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Comcast Partners with NAHJ Bay Area for Journalism Workshops

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SAN FRANCISCO BAY AREA, Calif. — The National Association of Hispanic Journalists of the Bay Area and Comcast NBCUniversal California Region announce that they have partnered to host a series of workshops to increase the education and skills of journalists to that ensure better quality reporting reaches the residents of Northern California.

As part of this partnership, Comcast has granted the NAHJ Bay Area chapter $5,000 to provide professional development workshops throughout the year and at our annual summit. The first in the series is a podcasting workshop with award-winning radio journalists with Reveal from The Center for Investigative Reporting. The workshop seeks to teach journalists of all skills and experience levels how to turn their stories into compelling audio narrative.

Future workshops may include how to tell news stories with the use of virtual reality and how to use social media to better source, research, produce and share stories.

“We thank Comcast for partnering with us to support the continuing education of journalists”, said Claudia Cruz, president of the NAHJ Bay Area chapter. “Journalists nowadays must adapt to the preferences of news consumers, who now get their information from the Web, social media, increasingly via streaming audio and video services, and in the future, virtual reality. Comcast’s support will promote better news gathering as well as encourage reporters to consider using multiple platforms to share factual information with the public. ”

“At Comcast NBCUniversal, our culture of diversity and inclusion extends far beyond our workplace and we’re proud to partner with the National Association of Hispanic Journalists’ Bay Area Chapter to deliver on our joint mission of supporting and strengthening the communities we serve,” said Adriana Arvizo, multicultural public relations manager, Comcast. “With the advent of innovative technologies, the role of journalists is more complex today than ever and workshops like this one about podcasting provide a unique opportunity to learn about emerging journalistic best practices and ensure that Hispanic journalists are not only aware of the many tools they have at their disposal but also have the hands on experience to make them a reality.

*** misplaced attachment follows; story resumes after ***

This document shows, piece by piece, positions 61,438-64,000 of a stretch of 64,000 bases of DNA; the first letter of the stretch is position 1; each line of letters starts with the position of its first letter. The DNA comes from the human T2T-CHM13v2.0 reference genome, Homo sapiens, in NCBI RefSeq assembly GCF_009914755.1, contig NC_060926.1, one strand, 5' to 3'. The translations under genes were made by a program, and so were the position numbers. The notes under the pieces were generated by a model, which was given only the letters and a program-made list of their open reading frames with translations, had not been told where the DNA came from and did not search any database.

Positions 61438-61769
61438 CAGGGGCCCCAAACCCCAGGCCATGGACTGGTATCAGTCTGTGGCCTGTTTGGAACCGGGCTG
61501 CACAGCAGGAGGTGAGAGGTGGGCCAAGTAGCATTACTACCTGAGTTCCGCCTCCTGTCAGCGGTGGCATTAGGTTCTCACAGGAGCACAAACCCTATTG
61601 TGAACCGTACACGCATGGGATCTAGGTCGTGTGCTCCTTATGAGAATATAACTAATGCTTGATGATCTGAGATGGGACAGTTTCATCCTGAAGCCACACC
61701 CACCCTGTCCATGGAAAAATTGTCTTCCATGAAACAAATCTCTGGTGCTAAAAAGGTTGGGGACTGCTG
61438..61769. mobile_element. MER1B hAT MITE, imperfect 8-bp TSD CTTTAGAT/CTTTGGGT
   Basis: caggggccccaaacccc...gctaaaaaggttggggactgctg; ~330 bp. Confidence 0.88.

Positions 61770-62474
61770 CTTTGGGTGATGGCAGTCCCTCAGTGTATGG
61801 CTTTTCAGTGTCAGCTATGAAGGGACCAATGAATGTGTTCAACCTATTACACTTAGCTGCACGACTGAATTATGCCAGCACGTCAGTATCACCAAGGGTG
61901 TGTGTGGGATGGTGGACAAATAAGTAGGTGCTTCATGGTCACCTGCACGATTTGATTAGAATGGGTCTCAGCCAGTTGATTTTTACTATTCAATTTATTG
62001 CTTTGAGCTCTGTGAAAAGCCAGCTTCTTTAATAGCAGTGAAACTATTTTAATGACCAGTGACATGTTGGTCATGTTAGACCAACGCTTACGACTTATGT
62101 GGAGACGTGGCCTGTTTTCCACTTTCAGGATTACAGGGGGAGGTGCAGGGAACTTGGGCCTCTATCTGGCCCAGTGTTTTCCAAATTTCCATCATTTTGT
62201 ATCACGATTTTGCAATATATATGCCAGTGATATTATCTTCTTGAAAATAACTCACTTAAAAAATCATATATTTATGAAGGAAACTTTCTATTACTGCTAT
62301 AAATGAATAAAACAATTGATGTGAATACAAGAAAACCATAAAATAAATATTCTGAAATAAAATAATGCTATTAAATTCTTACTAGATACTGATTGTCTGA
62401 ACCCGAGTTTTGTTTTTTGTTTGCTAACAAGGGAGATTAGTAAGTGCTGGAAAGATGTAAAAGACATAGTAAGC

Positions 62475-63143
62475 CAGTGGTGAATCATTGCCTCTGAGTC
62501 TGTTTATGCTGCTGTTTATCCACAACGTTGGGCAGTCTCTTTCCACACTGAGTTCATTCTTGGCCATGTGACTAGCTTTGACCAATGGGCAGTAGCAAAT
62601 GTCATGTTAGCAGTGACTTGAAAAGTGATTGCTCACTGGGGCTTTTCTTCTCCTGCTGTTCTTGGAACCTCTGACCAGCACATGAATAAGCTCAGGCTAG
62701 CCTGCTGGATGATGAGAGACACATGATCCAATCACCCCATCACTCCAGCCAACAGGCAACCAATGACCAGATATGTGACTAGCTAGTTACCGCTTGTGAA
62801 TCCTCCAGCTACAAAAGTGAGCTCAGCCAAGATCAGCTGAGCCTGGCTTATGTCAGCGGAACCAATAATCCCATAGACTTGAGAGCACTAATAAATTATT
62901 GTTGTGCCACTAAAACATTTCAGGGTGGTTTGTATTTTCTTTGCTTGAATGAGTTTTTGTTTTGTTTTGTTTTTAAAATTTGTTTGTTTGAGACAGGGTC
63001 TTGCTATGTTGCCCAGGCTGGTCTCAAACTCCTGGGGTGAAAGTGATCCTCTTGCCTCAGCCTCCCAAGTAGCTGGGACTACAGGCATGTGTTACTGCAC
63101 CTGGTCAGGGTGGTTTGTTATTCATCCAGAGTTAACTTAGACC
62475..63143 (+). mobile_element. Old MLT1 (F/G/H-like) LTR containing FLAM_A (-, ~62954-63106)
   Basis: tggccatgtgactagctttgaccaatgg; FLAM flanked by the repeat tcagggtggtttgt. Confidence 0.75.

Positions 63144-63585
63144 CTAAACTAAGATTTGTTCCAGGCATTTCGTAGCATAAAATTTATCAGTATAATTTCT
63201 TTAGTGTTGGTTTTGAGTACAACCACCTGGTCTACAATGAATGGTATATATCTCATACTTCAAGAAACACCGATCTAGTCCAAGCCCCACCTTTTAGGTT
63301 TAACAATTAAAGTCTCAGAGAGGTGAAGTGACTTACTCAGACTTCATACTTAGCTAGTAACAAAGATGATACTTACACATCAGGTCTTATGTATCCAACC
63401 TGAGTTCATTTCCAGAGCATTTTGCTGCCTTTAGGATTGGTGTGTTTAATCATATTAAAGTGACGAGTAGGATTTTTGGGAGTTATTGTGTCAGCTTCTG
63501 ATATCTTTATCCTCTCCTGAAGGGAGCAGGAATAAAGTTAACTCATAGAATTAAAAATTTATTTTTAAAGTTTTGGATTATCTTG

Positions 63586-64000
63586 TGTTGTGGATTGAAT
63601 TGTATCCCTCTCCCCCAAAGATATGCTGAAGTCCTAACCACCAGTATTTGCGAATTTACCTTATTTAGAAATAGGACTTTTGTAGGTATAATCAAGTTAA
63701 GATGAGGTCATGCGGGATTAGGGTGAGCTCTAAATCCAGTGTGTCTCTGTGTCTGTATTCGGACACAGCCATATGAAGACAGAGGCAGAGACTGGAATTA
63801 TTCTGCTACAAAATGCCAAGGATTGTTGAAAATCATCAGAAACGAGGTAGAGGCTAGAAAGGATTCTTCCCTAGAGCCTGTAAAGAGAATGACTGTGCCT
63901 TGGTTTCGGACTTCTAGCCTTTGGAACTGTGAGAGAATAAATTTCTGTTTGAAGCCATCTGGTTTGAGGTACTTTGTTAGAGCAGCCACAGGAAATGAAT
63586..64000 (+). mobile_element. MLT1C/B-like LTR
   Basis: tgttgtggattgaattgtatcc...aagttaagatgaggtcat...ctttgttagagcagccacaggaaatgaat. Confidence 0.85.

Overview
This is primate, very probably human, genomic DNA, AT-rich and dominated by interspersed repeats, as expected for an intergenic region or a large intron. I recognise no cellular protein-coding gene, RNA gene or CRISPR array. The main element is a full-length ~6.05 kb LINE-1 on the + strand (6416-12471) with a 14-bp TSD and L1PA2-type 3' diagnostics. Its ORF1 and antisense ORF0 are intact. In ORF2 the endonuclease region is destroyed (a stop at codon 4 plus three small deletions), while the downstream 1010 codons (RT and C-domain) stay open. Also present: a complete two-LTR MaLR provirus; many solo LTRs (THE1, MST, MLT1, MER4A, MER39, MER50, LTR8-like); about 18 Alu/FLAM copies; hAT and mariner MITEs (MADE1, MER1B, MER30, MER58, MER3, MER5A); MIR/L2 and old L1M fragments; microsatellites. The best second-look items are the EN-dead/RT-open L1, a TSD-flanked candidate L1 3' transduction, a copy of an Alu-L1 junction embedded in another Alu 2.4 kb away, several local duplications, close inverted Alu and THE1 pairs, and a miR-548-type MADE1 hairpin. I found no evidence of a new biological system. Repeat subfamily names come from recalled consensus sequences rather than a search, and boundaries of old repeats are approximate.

The National Association of Hispanic Journalists Bay Area (NAHJ Bay Area) is a chapter of the National Association of Hispanic Journalists. We are a nonprofit organization that is dedicated to the recognition and professional advancement of Latinos and Hispanics in the news industry. Our members are journalists, students, educators, and communications professionals who advocate for media coverage that is fair and inclusive of Latinos. Established in April 1984, NAHJ created a national voice and unified vision for all Latino journalists.

Comcast NBCUniversal supports the communities we serve by volunteering, providing access to innovative technology, giving financial support and partnering with organizations to make communities stronger. Comcast primarily invests in programs and nonprofits that address digital literacy, youth leadership development and community service. Since 2001, Comcast has given nearly $5 billion in cash and in-kind contributions to support nonprofit organizations and other charitable partners across the country.

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Nick Perez Joins the Sacramento Bee as the NAHJ Bay Area Summer 2017 Intern

New York, NY, September 19, 2016. Nick Perez poses for lighting assignment #3. 09/19/2016. Photo by George Goss New York City News Service.

New York, NY, September 19, 2016. Nick Perez poses for lighting assignment #3. 09/19/2016. Photo by George Goss New York City News Service.

The National Association of Hispanic Journalist Bay Area Chapter proudly announces that Nick Perez, a recent graduate of the City University of New York Graduate School of Journalism, has been awarded the Jennifer Garza Memorial Internship at The Sacramento Bee for the summer of 2017.

Perez, a native Los Angelino, is a multimedia and multiplatform journalist focused on urban reporting and whose work spans themes like the revitalizations of neighborhoods, the struggle for a living wage, and diversity in the workplace. Perez also enjoys photo journalism and dabbles in design.

“We were drawn to Nick’s work immediately and were impressed by his range of journalism and technical skills,” said Scott Lebar, managing editor of The Sacramento Bee. “We look forward to him joining us in the newsroom to help in our visual and digital storytelling efforts. He’s a talented guy.”

The Sacramento Bee and the NAHJ Bay Area Chapter established the 10-week Jennifer Garza Memorial Internship in honor of the Sac Bee reporter (now deceased), who had interned with the flagship news organization before becoming a staff writer. The goal is to give aspiring journalists the opportunity to gain a practical education, professional experience and a great time in the state’s capital.

The interns are assigned a mentor and get to listen to experts, from the publisher to investigative reporters, talk about the ever-changing world of journalism. Perez’ internship stipend this summer will be $3,937.50.

Perez follows in the footsteps of other NAHJ Bay Area intern alumni of this scholarship at the Bee. For the summer of 2016, the newspaper accepted three students: Erasmo Martinez, Nashelly Chavez and Alejandra Reyes.